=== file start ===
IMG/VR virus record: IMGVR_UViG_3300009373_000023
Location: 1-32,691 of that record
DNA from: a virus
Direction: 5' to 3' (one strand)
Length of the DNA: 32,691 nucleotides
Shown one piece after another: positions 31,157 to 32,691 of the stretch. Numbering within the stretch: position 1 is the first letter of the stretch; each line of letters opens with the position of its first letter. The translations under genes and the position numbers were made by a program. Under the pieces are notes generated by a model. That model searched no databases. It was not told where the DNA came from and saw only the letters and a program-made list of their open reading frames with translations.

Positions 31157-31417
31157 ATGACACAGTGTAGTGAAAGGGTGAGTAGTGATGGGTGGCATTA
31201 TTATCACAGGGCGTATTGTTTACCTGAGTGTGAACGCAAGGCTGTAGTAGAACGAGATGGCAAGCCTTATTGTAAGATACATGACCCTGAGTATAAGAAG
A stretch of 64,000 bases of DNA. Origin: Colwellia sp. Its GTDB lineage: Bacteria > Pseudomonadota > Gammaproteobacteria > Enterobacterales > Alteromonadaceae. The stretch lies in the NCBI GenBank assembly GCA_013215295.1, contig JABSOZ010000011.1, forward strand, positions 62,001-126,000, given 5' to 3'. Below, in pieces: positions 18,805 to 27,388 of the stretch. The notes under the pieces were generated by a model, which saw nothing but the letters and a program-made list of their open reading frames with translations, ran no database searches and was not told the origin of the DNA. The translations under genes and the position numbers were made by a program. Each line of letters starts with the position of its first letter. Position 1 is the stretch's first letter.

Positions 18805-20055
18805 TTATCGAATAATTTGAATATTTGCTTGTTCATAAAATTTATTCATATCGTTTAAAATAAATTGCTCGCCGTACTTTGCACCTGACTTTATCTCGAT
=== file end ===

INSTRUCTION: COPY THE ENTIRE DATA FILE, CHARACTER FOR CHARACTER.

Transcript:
IMG/VR virus record: IMGVR_UViG_3300009373_000023
Location: 1-32,691 of that record
DNA from: a virus
Direction: 5' to 3' (one strand)
Length of the DNA: 32,691 nucleotides
Shown one piece after another: positions 31,157 to 32,691 of the stretch. Numbering within the stretch: position 1 is the first letter of the stretch; each line of letters opens with the position of its first letter. The translations under genes and the position numbers were made by a program. Under the pieces are notes generated by a model. That model searched no databases. It was not told where the DNA came from and saw only the letters and a program-made list of their open reading frames with translations.

Positions 31157-31417
31157 ATGACACAGTGTAGTGAAAGGGTGAGTAGTGATGGGTGGCATTA
31201 TTATCACAGGGCGTATTGTTTACCTGAGTGTGAACGCAAGGCTGTAGTAGAACGAGATGGCAAGCCTTATTGTAAGATACATGACCCTGAGTATAAGAAG
A stretch of 64,000 bases of DNA. Origin: Colwellia sp. Its GTDB lineage: Bacteria > Pseudomonadota > Gammaproteobacteria > Enterobacterales > Alteromonadaceae. The stretch lies in the NCBI GenBank assembly GCA_013215295.1, contig JABSOZ010000011.1, forward strand, positions 62,001-126,000, given 5' to 3'. Below, in pieces: positions 18,805 to 27,388 of the stretch. The notes under the pieces were generated by a model, which saw nothing but the letters and a program-made list of their open reading frames with translations, ran no database searches and was not told the origin of the DNA. The translations under genes and the position numbers were made by a program. Each line of letters starts with the position of its first letter. Position 1 is the stretch's first letter.

Positions 18805-20055
18805 TTATCGAATAATTTGAATATTTGCTTGTTCATAAAATTTATTCATATCGTTTAAAATAAATTGCTCGCCGTACTTTGCACCTGACTTTATCTCGAT